Anthelmintic resistance (AR)
• When deworming fails
to achieve expected
1. When deworming fails
to alleviate clinical
2. When deworming fails to
reduce fecal egg count
by 95 percent or more.
• Is widespread and
• Varies by species,
and individual farm.
• Is affected by past
deworming and grazing
. . . is inevitable!
No treatment is 100% effective.
Practices which accelerate drug resistance
1) FREQUENT DEWORMING
3) Injecting dewormers
4) Pouring on dewormers
5) Feeding dewormers
6) “Persistent activity” dewormers
7) Putting dewormer in mouth
8) Dosing on full stomach
9) Deworming when infection levels
(in animal and on pasture) are low.
10) Putting treated animals on clean
11) Treating everyone.
12) Improper use and storage of
How do you know which
anthelmintics work on your farm?
Anthelmintic didn’t work (?) Anthelmintic worked (?)
You should test for anthelmintic
resistance every 2-3 years
Fecal egg count reduction test Drenchrite® larval assay
Fecal egg count reduction test (FECRT)
• Collect fecal samples (> 200 epg) at time of
anthelmintic treatment and 7 to 14 days later.
• Calculate % reduction in fecal egg counts (epg).
2,650 epg on 6/27 (F1)
Dewormed with levamisole
200 epg on 7/11 (F2)
[(F1-F2)/F1] x 100
[(2650-200)/2650] x 100
= 92.5% FECR
• Prepare and send pooled fecal sample (> 350-500 epg) from
at least 10 animals to parasitology lab (e.g. Dr. Ray Kaplan’s
lab @ University of Georgia) where eggs are
isolated, incubated, and allow to hatch and develop into 3rd
• Tests all three classes of anthelmintics simultaneously
• Also identifies worm species.
95-100% effective. Small number of
resistant worms may be present.
80-95% effective. Treatment
is effective, but resistance is
Less than 80%. Production
losses become apparent as
effectiveness of dewormer
moves closer to zero.
Adapted from Wormer
Resistance “The need for
change” Meat Promotion Wales
How effective are your dewormers?
Targeted selective treatment (TST)
Identifies those animals which
Identifies which animals would
benefit from treatment.
#2 - Back - Body condition score (BCS)
• Many worms can cause a loss of body condition.
• Poor or declining body condition can also be a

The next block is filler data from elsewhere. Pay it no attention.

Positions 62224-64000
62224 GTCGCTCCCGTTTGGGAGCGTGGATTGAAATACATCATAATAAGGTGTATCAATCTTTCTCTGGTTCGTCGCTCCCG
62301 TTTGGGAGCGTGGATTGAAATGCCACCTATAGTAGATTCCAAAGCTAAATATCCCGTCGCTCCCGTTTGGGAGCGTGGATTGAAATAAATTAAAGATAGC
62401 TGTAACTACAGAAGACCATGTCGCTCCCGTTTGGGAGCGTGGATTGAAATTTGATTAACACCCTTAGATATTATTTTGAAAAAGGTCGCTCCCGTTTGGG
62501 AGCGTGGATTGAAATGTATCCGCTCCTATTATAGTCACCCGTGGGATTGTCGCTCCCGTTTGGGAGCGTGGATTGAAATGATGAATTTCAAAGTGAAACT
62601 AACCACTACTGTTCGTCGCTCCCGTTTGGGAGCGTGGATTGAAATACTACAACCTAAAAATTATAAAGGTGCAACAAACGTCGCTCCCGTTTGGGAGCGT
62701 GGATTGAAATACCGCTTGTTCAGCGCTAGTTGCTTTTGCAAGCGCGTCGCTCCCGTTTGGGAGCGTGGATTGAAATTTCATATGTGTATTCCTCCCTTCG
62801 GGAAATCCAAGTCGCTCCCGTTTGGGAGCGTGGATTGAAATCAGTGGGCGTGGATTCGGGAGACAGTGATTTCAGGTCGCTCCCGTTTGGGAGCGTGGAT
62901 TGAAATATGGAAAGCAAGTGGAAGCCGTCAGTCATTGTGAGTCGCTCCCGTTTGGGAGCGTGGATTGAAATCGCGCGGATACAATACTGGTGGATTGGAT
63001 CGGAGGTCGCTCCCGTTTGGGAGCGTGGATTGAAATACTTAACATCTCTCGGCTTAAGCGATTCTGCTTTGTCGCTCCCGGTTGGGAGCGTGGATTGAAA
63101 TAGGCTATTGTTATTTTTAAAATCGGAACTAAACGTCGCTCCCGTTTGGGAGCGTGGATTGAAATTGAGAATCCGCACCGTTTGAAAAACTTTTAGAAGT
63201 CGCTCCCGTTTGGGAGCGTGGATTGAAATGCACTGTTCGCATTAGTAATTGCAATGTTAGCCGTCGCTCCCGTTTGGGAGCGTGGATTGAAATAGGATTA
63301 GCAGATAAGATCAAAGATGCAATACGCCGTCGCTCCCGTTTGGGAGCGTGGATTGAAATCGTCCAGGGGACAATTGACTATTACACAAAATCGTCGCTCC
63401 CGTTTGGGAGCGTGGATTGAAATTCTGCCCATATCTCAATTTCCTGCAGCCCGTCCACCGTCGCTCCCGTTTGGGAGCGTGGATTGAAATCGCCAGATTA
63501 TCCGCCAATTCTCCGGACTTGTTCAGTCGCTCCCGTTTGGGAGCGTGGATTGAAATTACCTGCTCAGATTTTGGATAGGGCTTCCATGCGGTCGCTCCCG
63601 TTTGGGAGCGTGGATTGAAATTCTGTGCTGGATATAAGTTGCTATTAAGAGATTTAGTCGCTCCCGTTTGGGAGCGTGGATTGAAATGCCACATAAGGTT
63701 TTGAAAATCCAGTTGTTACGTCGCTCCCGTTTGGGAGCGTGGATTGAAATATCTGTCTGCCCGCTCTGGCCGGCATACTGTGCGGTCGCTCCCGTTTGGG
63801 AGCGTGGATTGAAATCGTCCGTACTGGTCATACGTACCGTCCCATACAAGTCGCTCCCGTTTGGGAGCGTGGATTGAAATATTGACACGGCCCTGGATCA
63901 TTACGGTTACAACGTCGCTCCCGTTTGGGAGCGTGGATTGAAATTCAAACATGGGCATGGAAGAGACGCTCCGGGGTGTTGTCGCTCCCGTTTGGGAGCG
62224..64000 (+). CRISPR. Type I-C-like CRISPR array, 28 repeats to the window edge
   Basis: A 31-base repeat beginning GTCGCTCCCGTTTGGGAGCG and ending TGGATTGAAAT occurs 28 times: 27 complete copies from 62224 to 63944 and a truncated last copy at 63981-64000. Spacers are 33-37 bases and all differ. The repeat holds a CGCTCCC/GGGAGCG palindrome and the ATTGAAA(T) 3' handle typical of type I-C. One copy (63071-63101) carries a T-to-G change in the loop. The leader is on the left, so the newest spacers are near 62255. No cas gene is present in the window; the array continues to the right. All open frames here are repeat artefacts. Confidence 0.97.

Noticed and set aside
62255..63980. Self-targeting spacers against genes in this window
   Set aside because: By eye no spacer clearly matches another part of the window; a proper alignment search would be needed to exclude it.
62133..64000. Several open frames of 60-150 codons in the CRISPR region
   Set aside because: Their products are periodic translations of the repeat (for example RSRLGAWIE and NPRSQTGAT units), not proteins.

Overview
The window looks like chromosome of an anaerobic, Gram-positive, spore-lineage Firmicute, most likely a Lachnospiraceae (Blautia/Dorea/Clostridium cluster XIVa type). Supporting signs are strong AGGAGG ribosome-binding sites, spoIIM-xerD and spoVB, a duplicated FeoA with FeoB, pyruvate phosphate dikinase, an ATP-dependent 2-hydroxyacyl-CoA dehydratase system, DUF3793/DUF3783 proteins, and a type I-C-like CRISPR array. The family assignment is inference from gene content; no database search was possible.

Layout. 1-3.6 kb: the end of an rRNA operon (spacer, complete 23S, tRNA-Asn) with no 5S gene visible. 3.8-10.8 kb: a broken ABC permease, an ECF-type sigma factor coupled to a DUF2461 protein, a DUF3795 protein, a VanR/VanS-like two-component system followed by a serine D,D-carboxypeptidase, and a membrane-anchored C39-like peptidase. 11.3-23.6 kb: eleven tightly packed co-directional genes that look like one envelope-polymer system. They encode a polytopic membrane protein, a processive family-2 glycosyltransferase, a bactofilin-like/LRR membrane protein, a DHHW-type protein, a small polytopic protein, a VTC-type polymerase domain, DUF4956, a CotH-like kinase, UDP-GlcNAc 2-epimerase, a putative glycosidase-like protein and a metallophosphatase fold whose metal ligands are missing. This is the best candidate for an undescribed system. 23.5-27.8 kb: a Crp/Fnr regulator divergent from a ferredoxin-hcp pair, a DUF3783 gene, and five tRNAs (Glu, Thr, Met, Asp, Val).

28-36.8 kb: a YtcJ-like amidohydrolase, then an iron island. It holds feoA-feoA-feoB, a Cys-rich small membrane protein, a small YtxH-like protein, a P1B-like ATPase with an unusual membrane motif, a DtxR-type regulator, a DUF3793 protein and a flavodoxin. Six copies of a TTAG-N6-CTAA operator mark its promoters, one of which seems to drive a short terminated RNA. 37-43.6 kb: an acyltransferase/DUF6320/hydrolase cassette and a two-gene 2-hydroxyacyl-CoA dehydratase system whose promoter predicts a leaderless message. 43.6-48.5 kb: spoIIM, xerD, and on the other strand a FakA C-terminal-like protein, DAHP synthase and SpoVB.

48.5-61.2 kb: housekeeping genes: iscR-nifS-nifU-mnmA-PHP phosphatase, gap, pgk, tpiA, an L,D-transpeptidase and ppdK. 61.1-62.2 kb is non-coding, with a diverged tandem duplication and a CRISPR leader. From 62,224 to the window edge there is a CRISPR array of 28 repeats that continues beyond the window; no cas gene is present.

sign of age, poor nutrition, or other diseases.
• Animals also vary in their ability to carry and hold
Body condition scoring (BCS)
• Is used to determine how fat
or thin an animal is.
• Cannot be determined by
simply looking at an animal.
• Is accomplished by feeling for
the amount of fat and muscle
over the back, ribs, and loin.
• Is one of the most useful
Should be done on a regular
Body Condition Scoring Goats
Score Spineous process Rib cage Loin eye
1 Very thin
Easy to see and feel,
Easy to feel and can feel
No fat covering
Easy to feel, but
Smooth, slightly rounded,
need to use slight pressure
Smooth, even fat
Smooth and rounded Smooth, even feel
Smooth, even fat
Can feel with firm
pressure, no points can
Individual ribs cannot be
felt, but can still feel indent
Smooth, no individual
vertebra can be felt
Individual ribs cannot be
felt. No separation of ribs
Thick fat covering,
may be lumpy and
Langston University resources on
body condition scoring
(similar to FAMACHA card)
#3 - Tail - dag score
• The hindquarters of the animal are assessed to
determine dag score or degree of fecal soiling.
• Many worms can cause scours (diarrhea).
• Stress and diet are other causes of diarrhea.
What are dags?
• Dried feces left dangling on the wool on a
sheep’s rear end.
Score Description Action
No fecal soiling at all. No indication for
Very slight soiling on edge of tail/on
2 Slight soiling on edge of tail/on each side Usually none
3 Moderate soiling, dag formation
4 Severe soiling, severe dag formation
Very severe, watering diarrhea
extending to hocks.
Source: University of Pretoria
#4 - Bottle jaw
(submandibular subcutaneous edema)
• An accumulation of fluid
(swelling) under the
lower jaw of a
sheep, goat, or calf.
• Usually a result of anemia
• Occurs primarily due to
the infestation of barber
pole worms (Haemonchus
contortus) or other blood-
#5 - Coat condition
• The condition of a goat’s hair coat can be indicative of its
overall health and thriftiness.
• At the Western Maryland Research & Education Center, we
use a scoring system of 1-3, where 2 is average coat quality.